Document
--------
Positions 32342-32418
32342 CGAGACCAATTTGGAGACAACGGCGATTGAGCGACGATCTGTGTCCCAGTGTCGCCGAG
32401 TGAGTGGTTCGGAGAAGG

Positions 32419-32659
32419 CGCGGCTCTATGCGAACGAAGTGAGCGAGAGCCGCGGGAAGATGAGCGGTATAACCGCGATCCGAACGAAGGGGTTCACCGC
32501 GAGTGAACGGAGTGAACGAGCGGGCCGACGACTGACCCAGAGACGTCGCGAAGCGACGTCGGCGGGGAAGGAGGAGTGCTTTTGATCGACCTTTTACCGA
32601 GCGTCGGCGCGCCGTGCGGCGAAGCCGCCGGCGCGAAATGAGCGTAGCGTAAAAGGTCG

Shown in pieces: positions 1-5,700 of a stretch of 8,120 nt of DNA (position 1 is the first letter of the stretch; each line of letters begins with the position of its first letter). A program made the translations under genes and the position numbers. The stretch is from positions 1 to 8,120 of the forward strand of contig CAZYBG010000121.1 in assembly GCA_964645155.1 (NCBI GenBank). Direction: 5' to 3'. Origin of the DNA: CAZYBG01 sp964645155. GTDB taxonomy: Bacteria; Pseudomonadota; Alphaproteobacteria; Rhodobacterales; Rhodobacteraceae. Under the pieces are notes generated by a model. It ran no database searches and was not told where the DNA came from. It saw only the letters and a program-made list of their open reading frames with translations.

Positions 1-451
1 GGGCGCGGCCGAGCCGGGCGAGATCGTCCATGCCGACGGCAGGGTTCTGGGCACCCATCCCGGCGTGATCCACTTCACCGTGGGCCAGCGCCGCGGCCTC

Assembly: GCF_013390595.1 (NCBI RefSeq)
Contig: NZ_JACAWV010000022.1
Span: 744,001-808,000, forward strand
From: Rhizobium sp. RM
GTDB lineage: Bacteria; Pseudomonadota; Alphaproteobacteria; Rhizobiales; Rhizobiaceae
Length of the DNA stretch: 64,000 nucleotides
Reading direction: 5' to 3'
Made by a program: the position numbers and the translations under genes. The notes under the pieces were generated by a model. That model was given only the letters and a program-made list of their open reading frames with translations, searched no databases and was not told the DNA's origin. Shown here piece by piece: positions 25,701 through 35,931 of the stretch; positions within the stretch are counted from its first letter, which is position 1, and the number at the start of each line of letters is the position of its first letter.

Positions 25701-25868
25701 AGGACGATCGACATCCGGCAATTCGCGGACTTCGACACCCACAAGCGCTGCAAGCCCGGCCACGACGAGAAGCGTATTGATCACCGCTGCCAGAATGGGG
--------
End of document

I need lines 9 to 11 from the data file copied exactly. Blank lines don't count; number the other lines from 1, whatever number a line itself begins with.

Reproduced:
Positions 1-451
1 GGGCGCGGCCGAGCCGGGCGAGATCGTCCATGCCGACGGCAGGGTTCTGGGCACCCATCCCGGCGTGATCCACTTCACCGTGGGCCAGCGCCGCGGCCTC

Assembly: GCF_013390595.1 (NCBI RefSeq)